Presentation on theme: "Chapter 3 Notes. What we have been studying: So far all of the motion we have studied as been in a straight line. This is also called linear motion. Not."— Presentation transcript:
Chapter 3 Notes
What we have been studying: So far all of the motion we have studied as been in a straight line. This is also called linear motion. Not everything always moves in a straight line. A football that is thrown will move in both the vertical and horizontal directions at the same time.
Vectors and Scalars A vector is a quantity that has magnitude and direction. A scalar is a quantity that has only magnitude. Velocity is a vector that we have already been using. Two other vectors that we have studied are displacement and acceleration.
Vectors All vectors have magnitude and direction 7 m/s west magnitude direction
Vectors Vectors are represented as arrows. Every vector has a tail and a head.
Vectors The length of the vector indicates the magnitude
Vector Addition Vectors can be added together. The resultant is the sum of vectors.
Vectors can even be added if they are not in the same or opposite directions. We can add vectors if they are at right angles. To add vectors at right angles we will use the Pythagorean theorem.
Practice Problem Bobby leaves the base camp and hikes 11 km, north and then hikes 11 km east. Determine Bobby's resulting displacement.
Vector Addition When vectors are at right angles to one another the magnitude of the resultant is determined with the Pythagorean theorem. The direction is a combination of the two contributing vectors.
What is a projectile? A projectile is an object that moves in two dimensions at the same time. One of the dimensions must be vertical. A projectile is acted on only by gravity in the vertical direction. An example of a projectile is any thrown object.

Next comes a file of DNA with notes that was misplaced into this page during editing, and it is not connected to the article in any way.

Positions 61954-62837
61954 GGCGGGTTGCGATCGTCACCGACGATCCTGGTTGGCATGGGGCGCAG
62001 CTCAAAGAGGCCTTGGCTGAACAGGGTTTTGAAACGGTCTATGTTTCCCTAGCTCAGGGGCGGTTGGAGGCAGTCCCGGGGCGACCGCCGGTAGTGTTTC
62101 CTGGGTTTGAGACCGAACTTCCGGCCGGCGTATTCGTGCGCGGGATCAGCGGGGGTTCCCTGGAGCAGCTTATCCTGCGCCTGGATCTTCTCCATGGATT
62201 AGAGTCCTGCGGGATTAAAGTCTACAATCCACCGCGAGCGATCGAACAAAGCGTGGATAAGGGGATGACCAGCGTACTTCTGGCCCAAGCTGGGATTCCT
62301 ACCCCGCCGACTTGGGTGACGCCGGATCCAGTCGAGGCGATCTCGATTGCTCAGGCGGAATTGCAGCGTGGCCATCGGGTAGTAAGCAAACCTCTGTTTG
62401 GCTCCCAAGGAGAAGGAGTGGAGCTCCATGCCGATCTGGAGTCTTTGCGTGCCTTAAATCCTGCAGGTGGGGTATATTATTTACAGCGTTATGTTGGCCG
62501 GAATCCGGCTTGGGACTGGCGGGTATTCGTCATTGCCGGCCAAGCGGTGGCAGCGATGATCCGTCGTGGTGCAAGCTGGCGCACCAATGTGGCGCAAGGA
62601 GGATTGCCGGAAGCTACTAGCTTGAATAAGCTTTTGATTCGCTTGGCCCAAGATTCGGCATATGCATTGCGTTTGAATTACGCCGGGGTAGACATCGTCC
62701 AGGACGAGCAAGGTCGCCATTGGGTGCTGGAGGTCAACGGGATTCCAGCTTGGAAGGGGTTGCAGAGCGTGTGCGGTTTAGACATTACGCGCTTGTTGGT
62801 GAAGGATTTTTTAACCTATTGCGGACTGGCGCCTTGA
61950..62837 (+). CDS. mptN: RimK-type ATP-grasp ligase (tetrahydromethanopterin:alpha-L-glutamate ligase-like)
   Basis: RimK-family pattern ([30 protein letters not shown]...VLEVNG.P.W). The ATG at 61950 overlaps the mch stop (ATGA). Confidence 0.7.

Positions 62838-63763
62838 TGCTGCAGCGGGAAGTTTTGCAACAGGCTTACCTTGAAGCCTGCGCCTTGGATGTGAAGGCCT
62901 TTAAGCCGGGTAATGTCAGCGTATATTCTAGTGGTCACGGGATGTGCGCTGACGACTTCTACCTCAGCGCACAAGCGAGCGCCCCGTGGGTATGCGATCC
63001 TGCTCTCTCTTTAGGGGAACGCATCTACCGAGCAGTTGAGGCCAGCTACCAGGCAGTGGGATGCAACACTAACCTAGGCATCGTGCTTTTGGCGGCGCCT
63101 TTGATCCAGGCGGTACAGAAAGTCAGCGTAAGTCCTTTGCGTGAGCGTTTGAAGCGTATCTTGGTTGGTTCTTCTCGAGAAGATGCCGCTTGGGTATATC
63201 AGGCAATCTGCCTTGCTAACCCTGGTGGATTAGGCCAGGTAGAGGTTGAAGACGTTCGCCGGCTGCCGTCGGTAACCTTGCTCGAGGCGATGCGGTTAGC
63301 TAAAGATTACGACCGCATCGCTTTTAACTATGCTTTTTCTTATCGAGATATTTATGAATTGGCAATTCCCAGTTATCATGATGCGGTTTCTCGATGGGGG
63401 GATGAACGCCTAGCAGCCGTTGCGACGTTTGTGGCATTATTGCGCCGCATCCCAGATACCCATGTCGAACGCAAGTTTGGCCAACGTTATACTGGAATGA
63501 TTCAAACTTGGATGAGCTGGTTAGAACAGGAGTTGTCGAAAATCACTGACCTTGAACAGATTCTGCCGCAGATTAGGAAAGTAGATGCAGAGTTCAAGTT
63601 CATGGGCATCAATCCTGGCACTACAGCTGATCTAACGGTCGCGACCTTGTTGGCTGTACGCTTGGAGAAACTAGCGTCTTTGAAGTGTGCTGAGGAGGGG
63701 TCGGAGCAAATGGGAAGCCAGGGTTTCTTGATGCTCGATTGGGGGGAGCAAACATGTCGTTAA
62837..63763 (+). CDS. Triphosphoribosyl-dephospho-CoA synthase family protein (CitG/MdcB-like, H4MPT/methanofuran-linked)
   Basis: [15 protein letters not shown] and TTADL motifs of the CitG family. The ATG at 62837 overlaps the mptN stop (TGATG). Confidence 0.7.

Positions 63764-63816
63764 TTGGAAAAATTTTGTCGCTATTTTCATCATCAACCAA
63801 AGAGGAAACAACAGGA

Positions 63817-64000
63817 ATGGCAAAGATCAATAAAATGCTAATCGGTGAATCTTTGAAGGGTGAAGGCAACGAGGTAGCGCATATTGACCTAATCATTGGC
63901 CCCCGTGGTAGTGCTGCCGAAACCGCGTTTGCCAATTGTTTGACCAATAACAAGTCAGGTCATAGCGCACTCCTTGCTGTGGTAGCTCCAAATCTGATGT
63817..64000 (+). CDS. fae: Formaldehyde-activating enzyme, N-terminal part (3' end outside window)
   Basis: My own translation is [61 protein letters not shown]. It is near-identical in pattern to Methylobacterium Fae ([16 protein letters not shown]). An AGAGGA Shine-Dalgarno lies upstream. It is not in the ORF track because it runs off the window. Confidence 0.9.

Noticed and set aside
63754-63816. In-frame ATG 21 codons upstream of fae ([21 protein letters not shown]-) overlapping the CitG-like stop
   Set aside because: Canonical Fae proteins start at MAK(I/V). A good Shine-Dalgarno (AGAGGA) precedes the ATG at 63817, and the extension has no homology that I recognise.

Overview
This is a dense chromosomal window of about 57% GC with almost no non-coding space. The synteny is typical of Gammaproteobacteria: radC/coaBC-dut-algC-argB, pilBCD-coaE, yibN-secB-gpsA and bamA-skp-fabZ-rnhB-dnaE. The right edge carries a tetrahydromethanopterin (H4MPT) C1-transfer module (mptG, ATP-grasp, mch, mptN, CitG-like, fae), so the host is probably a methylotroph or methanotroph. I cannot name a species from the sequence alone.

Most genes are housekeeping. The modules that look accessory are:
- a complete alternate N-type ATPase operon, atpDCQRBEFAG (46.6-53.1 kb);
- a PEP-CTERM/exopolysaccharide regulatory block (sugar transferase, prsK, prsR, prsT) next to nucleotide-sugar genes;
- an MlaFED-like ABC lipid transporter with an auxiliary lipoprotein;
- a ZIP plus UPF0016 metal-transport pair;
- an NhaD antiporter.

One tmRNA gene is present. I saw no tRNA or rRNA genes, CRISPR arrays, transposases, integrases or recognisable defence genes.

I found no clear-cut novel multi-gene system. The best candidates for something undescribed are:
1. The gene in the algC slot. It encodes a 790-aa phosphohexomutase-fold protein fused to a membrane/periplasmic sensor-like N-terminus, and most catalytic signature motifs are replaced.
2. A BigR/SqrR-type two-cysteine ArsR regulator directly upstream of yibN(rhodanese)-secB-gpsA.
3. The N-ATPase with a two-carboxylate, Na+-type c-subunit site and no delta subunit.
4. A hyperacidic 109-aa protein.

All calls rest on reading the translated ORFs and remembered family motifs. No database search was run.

Why does a projectile move the way it does? A projectile moves only under the influence of gravity. This is not to say that there was no force that got it moving horizontally but as soon as the projectile is thrown or fired or released, there is no longer a horizontal force present.
Horizontal Motion When we neglect air resistance (which we will always do for problem solving), a projectile moves at a constant speed in the horizontal direction. The horizontal acceleration of a projectile is zero.
Vertical Motion A projectile is influenced by gravity in the vertical direction. This means an object will slow down on the way up and speed up on the way down just like an object that was thrown straight up would do. The vertical acceleration of a projectile is 10 m/s 2.
Horizontal and Vertical Motion The horizontal motion and the vertical motion are independent of one another. This means that gravity is going to work the same whether a ball is thrown softly, thrown very fast or even just dropped.
Check for Understanding A ball is dropped off a cliff at the same time a cannon ball is fired horizontally off the same cliff. Which will hit the ground first?
Check for Understanding A ball is dropped off a cliff at the same time a cannon ball is fired horizontally off the same cliff. Which will hit the ground first? They will both hit the ground at the same time. Gravity does the same thing to both of them.